“But it is unlikely that they can contain the illicit production and distribution of fentanyl in the short term because enforcement mechanisms are lacking.
“Producers are quick to adapt, impeding Chinese law enforcement’s ability to stem the flow to global markets.”
Enforcement of the central government’s ban on fentanyl-related substances is typically done at the provincial level, where there is little infrastructure in place for regulatory oversight.
Jeremy Douglas, the regional representative at the United Nations Office on Drugs and Crime, said that widespread industry corruption in China is also contributing to the illicit production and export of synthetic drugs and precursors.
Moreover, compounding the problem is the fact that Fentanyl chemists, working for the drug syndicates, are getting creative in circumventing the ban by changing the chemical structures of lethal opioids.
US border enforcement initiatives
US officials have made significant gains in locating illegal opioids at borders and international mail facilities.
Leveraging on technology, they are using hand-held sensors that can scan inside packages and detect potent, but tiny, shipments of opioids.
The US CBP has also trained a number of dogs to detect fentanyl and other opioids.
On a daily basis, officers at the National Targeting Center comb through passenger lists for all flights and cargo manifests of ships arriving at the US.
This allows them to identify people and cargo that should be stopped or examined at the borders.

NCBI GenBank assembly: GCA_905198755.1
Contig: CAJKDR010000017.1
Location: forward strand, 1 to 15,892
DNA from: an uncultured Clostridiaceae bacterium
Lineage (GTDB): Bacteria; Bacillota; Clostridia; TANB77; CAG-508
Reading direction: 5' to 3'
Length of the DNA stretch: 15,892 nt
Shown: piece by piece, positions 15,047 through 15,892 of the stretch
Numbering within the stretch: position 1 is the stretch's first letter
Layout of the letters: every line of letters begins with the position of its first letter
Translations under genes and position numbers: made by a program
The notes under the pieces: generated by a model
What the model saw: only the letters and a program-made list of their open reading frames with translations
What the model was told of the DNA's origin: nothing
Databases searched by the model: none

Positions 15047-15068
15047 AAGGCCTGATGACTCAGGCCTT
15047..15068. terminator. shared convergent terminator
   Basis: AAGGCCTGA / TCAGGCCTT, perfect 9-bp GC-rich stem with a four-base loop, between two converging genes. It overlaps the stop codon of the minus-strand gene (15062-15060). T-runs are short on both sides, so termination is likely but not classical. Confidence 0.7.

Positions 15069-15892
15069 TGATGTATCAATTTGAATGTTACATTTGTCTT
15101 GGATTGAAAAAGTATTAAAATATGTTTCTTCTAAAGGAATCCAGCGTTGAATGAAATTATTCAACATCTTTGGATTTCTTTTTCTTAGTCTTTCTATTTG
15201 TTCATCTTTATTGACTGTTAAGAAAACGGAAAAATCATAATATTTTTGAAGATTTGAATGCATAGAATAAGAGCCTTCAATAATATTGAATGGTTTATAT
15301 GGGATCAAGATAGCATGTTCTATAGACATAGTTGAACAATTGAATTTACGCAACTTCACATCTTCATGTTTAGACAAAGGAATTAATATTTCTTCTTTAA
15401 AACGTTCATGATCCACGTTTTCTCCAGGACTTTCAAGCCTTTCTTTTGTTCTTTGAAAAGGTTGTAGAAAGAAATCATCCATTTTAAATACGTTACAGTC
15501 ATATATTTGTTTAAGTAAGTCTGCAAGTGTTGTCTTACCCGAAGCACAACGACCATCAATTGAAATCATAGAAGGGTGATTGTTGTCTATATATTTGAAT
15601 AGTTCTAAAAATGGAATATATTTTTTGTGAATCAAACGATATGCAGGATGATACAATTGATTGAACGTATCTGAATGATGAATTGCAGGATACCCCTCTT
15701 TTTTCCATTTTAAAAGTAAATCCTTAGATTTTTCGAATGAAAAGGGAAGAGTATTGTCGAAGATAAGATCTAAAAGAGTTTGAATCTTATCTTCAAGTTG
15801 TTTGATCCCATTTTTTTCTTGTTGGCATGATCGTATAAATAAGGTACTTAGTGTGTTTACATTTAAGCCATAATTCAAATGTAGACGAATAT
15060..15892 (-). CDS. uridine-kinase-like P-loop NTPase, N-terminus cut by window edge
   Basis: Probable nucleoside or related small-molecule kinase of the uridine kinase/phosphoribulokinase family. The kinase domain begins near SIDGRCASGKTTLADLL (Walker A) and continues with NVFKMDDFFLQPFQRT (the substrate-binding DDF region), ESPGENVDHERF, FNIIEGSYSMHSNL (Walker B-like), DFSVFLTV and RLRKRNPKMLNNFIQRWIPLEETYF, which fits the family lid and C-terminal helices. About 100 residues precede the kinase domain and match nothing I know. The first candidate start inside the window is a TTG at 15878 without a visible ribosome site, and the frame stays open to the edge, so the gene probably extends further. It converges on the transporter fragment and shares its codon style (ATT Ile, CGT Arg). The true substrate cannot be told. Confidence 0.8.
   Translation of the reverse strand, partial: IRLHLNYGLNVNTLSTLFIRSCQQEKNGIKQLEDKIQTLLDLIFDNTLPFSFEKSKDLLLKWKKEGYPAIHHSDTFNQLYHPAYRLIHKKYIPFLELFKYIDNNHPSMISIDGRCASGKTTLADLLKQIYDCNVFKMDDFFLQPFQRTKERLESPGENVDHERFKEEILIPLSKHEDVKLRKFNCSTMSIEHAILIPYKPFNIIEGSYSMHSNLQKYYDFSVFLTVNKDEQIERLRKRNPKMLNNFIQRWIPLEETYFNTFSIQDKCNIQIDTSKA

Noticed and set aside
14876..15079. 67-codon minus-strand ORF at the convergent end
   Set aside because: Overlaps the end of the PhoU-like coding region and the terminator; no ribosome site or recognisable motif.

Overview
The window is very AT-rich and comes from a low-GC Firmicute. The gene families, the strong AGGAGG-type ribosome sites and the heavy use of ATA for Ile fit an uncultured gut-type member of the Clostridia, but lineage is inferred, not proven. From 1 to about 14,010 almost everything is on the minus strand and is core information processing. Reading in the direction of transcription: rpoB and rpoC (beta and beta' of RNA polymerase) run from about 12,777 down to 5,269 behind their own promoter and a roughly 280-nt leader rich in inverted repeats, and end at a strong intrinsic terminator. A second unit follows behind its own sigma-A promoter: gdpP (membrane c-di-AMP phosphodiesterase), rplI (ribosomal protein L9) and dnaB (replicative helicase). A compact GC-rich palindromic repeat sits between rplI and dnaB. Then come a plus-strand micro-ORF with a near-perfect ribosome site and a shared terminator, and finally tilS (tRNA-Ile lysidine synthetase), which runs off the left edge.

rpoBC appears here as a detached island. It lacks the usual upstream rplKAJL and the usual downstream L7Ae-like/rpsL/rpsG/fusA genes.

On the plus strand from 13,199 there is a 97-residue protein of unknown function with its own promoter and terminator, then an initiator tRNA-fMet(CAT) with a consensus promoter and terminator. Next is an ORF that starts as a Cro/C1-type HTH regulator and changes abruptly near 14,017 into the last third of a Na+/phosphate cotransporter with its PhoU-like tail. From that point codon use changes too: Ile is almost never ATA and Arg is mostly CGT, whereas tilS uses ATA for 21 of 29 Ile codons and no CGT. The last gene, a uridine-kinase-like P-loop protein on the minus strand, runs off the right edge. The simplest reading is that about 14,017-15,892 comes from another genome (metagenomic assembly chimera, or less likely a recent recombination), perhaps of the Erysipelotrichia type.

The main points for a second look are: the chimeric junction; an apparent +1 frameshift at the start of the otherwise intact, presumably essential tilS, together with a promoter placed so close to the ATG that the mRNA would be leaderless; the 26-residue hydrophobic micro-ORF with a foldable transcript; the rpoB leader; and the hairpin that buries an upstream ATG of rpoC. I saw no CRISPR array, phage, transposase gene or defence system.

Importantly, CBP is increasing coordination with China’s customs authority to share more shipping data.
According to Kevin McAleenan, CBP’s commissioner, this resulted in a 65 percent increase in the number of intercepted packages of fentanyl in 2018.
With all these enforcement efforts at the borders, it is no surprise that CBP’s fentanyl seizures are going up.
During 2016, the first year CBP started tracking fentanyl seizures, 440 pounds were seized.
It grew to 951 pounds in 2017, and 984 pounds through the end of April 2018.
A successful drug bust
In 2018, CBP officers seized 110 pounds of illegal fentanyl worth US$1.7 million at the Port of Philadelphia.
During a routine examination, CBP officers together with a narcotics detector dog, had discovered the fentanyl in a shipment of iron oxide that arrived from China.
They searched through the iron oxide and discovered 50 packages that contained sealed bags of a white, powdery substances.
The officers then tested the substances on the spot using a handheld elemental isotype analysis tool that can identify over 14,000 chemical substances with the use of a laser or infrared beam.
Upon further testing at CBP’s Laboratory and Scientific Services, it was found that they were 4-Fluoroisobutyryl Fentanyl, a fentanyl analog.
High purity fentanyl such as this can sell for over US$34,000 per kilogram on the street.
Fentanyl will continue to be a serious threat globally if drug syndicates still see huge profitability while demand remains prevalent and the current illicit production output continues.
Fentanyl’s lethality is still going to pose challenges and risks to the authorities as well as contribute to increasing numbers of overdose deaths when the addiction problem is not addressed.
Bringing an end to the fentanyl epidemic will be a complex and lengthy process, involving both measures on the supply as well as demand sides.
But strengthening border security and blocking illicit drugs from entering is a very good start.